Two hours later, the long bait rod bent over, peeling out line. No one saw the fish, and it was thought to be a big ahi since it ate a deadly ahi rig, a Marlin Magic infant blue lure with a small 8/0 hook with a 400-pound leader. After grabbing the lure, the fish went straight down into the deep Kona blue.

Simpson grabbed the rod, took it to the fighting chair, clipped the reel into the harness and prepared for battle. Five minutes later a monster blue marlin erupted about 400 yards behind the boat. The big fish went ballistic, jumping and throwing white water everywhere. The adrenaline rush was on, with everyone’s hearts pounding a little faster, and then the behemoth fish went back down.

Twenty minutes later the fish exploded on the surface again, showing its power and grace by putting on a spectacular aerial display. Simpson courageously battled back, gaining line whenever she could, reeling with all her might. Her husband and the entire crew encouraging her as she reeled.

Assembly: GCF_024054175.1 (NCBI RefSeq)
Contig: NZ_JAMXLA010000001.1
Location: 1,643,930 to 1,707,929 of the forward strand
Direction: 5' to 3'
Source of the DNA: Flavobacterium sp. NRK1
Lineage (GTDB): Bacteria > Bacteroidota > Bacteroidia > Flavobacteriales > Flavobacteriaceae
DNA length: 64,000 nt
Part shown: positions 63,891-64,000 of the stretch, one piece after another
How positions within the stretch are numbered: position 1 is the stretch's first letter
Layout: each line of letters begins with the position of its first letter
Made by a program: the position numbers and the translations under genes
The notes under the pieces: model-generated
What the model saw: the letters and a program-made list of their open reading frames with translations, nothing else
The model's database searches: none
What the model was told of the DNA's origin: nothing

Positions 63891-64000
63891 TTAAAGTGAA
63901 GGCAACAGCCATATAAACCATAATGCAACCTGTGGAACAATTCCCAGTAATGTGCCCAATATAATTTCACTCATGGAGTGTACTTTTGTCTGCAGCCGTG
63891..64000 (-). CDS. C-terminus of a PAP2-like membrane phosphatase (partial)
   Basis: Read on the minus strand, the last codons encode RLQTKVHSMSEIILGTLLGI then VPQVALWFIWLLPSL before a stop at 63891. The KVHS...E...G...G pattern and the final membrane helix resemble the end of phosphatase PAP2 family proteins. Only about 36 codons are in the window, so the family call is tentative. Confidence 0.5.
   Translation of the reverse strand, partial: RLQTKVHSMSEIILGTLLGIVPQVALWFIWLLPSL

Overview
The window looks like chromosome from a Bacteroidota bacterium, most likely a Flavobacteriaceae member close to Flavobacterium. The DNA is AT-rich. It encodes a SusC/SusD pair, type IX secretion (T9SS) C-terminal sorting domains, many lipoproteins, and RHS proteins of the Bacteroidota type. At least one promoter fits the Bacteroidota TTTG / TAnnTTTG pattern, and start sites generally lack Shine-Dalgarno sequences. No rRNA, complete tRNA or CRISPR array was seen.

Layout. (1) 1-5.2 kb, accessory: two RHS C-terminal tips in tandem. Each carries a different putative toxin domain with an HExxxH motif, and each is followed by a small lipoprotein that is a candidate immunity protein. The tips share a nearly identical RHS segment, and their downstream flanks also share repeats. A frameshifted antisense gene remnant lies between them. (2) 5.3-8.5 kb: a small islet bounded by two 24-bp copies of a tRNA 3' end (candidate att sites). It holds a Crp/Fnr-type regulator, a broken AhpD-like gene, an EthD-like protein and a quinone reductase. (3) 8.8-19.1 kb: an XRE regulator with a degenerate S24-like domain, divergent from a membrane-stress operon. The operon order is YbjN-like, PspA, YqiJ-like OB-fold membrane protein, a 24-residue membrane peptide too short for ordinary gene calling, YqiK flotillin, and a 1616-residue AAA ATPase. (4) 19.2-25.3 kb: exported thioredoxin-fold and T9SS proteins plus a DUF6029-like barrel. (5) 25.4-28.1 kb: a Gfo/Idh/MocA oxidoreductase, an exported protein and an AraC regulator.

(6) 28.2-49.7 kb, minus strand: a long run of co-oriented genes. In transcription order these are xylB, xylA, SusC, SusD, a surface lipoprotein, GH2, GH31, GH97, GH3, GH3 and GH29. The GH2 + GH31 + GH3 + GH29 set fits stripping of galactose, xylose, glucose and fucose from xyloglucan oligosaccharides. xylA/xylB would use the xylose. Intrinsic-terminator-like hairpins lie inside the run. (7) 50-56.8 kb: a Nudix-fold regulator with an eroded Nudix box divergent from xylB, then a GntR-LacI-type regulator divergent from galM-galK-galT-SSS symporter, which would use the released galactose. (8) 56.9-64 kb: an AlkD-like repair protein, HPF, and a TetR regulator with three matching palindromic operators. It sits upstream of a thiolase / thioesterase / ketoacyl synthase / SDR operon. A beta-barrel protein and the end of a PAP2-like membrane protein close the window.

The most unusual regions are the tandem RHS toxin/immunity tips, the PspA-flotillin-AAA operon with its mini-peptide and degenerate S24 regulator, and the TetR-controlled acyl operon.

After an hour and ten minutes, the gigantic marlin was near the boat, but decided it wasn’t ready to be caught and a thirty minute stand off ensued. The fish wouldn’t budge, and considering the smaller hook and leader, great care was taken by the captain not to lose the fish when it was this close to the boat. Simpson was giving it her all.

One hour and forty minutes after the initial hookup, mate Ryan Thurner held the 400-pound leader in his hands, and he had the fish alongside the boat. The gaffs were ready to bring the fish aboard, but the experienced captain realized the fish, even though it was possibly in the 900-pound range, would not break the women’s world record.